It is believed that a significant number of additional thefts in Massachusetts and New Hampshire have not been identified or were not ever reported to law enforcement
Boston—Seven members of an organized theft crew were arrested on Wednesday and charged in federal court in Boston in connection with thefts across the region, including catalytic converters stolen from over 470 vehicles.
Catalytic converters use precious metals in their center or ‘core’ and are targeted for theft due to the high value of these metals — including palladium, platinum and rhodium. Some of these precious metals are more valuable per ounce than gold and their value has been increasing in recent years, with black-market prices being more than $1,000 each.
According to the United States Attorney’s Office – District of Massachusetts, law enforcement throughout Massachusetts and New Hampshire identified a large number of catalytic converter thefts for which a maroon Acura was identified as having been involved. These incidents involved at least two suspects wearing dark clothing, who would target residential and commercial vehicles. The suspects were skilled and able to locate and cut away the catalytic converter from a vehicle within a minute in most instances. The suspects utilized battery operated power-tools, specifically a fast-cutting reciprocating saw. Some vehicles needed to be jacked up in order to access the catalytic converters and the suspects would promptly place the jack under the vehicle, raise it, cut the catalytic converter, stow it in the rear of the maroon Acura and move on.
The investigation revealed that the maroon Acura belonged to Rafael Davila, the alleged theft crew leader who planned and participated in each of the thefts. It is alleged that Rafael Davila engages in catalytic converter thefts and burglaries on a full-time basis, committing thefts multiple nights per week for upwards of eight hours a night. Additionally, cell phone data allegedly revealed that Davila maintained meticulous notes accounting for the locations that he and his co-conspirators had targeted and the number of catalytic converters that had been stolen, including the makes and models and when they were dropped off.
It is alleged that Davila would undertake the thefts with a group of individuals. He was allegedly responsible for the planning of and transportation to each targeted theft — using his vehicle, determining price values for stolen converters and purchasing needed materials. Specifically, he allegedly regularly purchased large quantities of bi-metal saw blades designed to be used with a reciprocating power saw as well as cut resistant gloves which, according to surveillance footage, appear identical to those worn by the thieves.
Surveillance footage, communications and location monitoring data obtained from the defendants’ cell phones and Davila’s vehicle, identified that the defendants were allegedly involved in the theft of catalytic converters from at least 471 vehicles across Massachusetts and New Hampshire in 2022 and 2023 alone. It is believed that a significant number of additional thefts have not been identified or were not ever reported to law enforcement, however. It is alleged that, on numerous occasions, the defendants targeted more than 10 vehicles in a single night, with one night reporting thefts from 26 vehicles.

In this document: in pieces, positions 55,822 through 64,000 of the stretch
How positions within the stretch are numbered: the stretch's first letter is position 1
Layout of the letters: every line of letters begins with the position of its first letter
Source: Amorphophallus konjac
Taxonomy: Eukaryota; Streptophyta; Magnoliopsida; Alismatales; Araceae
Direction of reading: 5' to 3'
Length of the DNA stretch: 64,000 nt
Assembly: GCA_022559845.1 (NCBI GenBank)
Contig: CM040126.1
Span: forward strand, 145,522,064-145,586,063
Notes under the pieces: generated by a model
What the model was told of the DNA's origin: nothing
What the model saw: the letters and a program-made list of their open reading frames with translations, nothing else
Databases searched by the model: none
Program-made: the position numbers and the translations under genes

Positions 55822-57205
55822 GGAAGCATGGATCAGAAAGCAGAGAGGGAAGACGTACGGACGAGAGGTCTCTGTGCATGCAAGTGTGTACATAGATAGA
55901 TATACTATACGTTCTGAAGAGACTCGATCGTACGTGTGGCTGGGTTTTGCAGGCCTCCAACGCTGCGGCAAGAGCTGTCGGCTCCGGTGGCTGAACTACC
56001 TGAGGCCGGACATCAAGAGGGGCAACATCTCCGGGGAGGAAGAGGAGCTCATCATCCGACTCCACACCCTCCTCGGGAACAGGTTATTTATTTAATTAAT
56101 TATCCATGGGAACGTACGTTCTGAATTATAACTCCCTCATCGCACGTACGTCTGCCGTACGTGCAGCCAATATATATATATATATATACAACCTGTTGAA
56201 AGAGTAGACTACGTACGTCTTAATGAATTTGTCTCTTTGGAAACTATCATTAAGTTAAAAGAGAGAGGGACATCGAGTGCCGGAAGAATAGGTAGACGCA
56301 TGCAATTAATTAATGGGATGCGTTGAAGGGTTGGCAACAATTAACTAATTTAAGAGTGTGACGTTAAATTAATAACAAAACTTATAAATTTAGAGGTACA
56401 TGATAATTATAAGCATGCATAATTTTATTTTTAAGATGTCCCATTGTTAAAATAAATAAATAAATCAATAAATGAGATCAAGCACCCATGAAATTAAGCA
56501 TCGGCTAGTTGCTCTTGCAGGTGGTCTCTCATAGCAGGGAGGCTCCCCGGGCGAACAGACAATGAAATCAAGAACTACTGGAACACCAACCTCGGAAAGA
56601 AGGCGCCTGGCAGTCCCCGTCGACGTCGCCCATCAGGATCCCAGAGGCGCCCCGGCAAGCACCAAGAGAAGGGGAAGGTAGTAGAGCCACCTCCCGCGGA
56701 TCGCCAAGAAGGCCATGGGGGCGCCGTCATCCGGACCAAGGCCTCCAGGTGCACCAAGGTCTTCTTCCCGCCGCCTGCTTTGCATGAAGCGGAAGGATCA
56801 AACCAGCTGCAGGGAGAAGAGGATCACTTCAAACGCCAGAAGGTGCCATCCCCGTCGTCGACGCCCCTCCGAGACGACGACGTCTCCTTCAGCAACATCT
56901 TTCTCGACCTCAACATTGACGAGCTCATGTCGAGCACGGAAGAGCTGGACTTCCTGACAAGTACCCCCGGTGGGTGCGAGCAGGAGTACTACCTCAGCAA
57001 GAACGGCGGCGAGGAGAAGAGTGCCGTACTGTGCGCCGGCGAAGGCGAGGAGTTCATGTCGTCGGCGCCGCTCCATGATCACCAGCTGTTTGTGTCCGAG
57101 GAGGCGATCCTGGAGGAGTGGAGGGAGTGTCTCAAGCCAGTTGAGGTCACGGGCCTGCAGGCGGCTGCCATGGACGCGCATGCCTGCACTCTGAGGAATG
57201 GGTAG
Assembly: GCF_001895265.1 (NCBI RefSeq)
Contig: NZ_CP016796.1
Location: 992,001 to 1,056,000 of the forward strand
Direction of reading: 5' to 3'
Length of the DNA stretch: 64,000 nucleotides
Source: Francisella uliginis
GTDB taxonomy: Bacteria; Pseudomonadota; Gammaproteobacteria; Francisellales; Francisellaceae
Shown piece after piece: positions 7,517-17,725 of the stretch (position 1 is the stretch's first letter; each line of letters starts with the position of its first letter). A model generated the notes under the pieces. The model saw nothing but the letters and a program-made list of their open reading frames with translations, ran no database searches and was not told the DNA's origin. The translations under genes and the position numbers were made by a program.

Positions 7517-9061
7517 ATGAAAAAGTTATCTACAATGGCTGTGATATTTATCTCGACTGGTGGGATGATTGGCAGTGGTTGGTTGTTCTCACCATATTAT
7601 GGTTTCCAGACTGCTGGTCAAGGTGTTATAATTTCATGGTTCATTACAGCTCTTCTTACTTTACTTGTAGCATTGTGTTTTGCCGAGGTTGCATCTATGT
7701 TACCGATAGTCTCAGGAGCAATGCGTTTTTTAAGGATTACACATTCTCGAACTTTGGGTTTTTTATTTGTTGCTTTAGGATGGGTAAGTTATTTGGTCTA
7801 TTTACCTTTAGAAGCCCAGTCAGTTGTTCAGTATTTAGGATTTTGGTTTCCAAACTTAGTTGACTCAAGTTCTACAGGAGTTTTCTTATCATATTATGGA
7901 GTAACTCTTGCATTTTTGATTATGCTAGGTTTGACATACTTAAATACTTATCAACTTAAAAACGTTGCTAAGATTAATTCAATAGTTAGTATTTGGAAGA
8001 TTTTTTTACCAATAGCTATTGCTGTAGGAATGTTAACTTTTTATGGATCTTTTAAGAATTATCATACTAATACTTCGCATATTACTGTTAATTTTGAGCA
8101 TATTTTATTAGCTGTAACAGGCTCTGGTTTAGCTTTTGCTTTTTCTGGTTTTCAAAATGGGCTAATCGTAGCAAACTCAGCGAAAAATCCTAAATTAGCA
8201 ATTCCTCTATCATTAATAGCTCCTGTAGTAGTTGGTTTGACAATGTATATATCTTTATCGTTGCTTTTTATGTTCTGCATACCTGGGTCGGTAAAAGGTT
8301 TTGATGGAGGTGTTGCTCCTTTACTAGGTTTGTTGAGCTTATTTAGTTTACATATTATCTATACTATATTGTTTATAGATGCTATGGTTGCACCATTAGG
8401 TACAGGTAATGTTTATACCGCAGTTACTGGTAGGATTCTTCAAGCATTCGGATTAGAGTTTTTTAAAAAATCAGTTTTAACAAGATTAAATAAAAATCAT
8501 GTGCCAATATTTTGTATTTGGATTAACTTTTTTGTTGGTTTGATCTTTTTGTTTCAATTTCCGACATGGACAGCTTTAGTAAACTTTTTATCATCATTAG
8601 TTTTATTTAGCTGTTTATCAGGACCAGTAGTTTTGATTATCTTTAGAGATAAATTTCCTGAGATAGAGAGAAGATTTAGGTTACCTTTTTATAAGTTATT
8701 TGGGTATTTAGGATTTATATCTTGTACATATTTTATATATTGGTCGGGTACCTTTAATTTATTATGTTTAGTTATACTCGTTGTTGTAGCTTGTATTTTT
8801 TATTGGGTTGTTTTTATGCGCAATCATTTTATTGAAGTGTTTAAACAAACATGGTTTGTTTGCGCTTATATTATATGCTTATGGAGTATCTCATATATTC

Once in possession of the stolen catalytic converters, the crew would then allegedly sell them to Jose Torres, 37, of Springfield, Mass., who would accumulate stolen catalytic converters from multiple theft crews and then in turn sell them to scrap dealers in the Northeast. In particular, Torres allegedly sold stolen catalytic converters to scrap dealers who have since been charged federally for interstate transportation of stolen property and money laundering, including Alexander Kolitsas and Downpipe Depot charged in the District of Connecticut, as well as DG Auto, a New Jersey-based company charged in the Eastern District of California and Northern District of Oklahoma. Torres is alleged to have transacted approximately $30,000 to $80,000 in stolen catalytic converters per week to these entities.
Through use of digital pricing applications, and communication with the core buyers, Torres allegedly provided prices to Davila and other theft crews based of the make and model of the vehicle and by the code on the catalytic converter. Knowing the prices of the most valuable converters, Davila and his crew would seek out those makes and models to target. Torres then negotiated with the core buyer and delivered the catalytic converters to their facility. It is alleged that Torres is known to have sold and transported thousands of stolen catalytic converters to scrap dealers in the Connecticut, Rhode Island, New York and New Jersey areas.
The charge of conspiracy to transport stolen property in interstate commerce provides for a sentence of up to five years in prison, up to three years of supervised release and a fine of up to $250,000. The charge of interstate transportation of stolen property provides for a sentence of up to 10 years, up to three years of supervised release and a fine of up to $250,000.
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